Are you prepared?
According to The Conversation Project National Survey (2013) 90% of people say that talking with their loved ones about future health care decisions is important However, only 27% actually have done so.
Healthcare professional often find themselves caring for patients who, assuming the end of life to be far in the future, have made no indication of their wishes regarding treatment options, resuscitation, or the preservation of life through artificial means.
Trying to educate patients and help them complete an advance healthcare directive in the midst of a crisis is inappropriate because they are not in an ideal state of mind to make competent decisions.
Hence it is essential that individuals and their families/caregivers act sooner than later to insure better informed decisions about their end of life and advocate the arrangements and instructions for themselves prior to an emergency situation.
The National Center for Health Statistics (2010) found that 70% of people they surveyed said they prefer to die at home, yet 76% of people die in an institution (hospital, nursing home or long-term-care facility). Advance Care Planning therefore becomes a necessity, as the instructions and arrangements one needs for care take on a new importance when one becomes admitted to one of these institutions.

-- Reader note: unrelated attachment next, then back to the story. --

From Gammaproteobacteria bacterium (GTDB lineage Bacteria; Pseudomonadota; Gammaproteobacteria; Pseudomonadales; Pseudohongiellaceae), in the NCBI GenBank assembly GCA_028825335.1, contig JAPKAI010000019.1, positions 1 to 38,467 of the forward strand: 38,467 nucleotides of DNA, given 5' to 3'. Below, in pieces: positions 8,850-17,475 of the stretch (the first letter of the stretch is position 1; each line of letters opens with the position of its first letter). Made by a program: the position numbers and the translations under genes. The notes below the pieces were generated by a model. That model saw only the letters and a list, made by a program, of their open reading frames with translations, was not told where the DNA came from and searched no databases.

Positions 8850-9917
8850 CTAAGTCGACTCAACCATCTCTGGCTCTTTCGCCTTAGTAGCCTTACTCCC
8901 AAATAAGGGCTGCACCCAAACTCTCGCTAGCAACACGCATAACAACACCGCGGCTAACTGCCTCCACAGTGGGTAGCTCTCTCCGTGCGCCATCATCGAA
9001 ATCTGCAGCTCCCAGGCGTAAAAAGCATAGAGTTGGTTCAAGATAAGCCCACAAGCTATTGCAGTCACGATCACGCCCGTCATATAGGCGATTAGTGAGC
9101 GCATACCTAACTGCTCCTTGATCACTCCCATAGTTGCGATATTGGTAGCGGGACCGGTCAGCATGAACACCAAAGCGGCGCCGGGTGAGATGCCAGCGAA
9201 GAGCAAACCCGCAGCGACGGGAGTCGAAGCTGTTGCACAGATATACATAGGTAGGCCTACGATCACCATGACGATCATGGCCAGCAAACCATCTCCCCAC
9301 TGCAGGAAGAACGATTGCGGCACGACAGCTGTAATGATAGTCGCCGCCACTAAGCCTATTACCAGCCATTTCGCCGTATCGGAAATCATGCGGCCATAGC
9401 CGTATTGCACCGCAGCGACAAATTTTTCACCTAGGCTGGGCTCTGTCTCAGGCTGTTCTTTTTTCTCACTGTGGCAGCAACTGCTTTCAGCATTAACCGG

How much time might one have to make preparations? That’s a great question. Since only 10-15% of Americans experience a sudden death, one should assume that a period of “extended care” will be required.
I will be posting separately about Advance Directives, but want to convey the essential message that we should all have these instructions completed, and accessible to family/caregivers/first responders who need to know what you desire be done/withheld.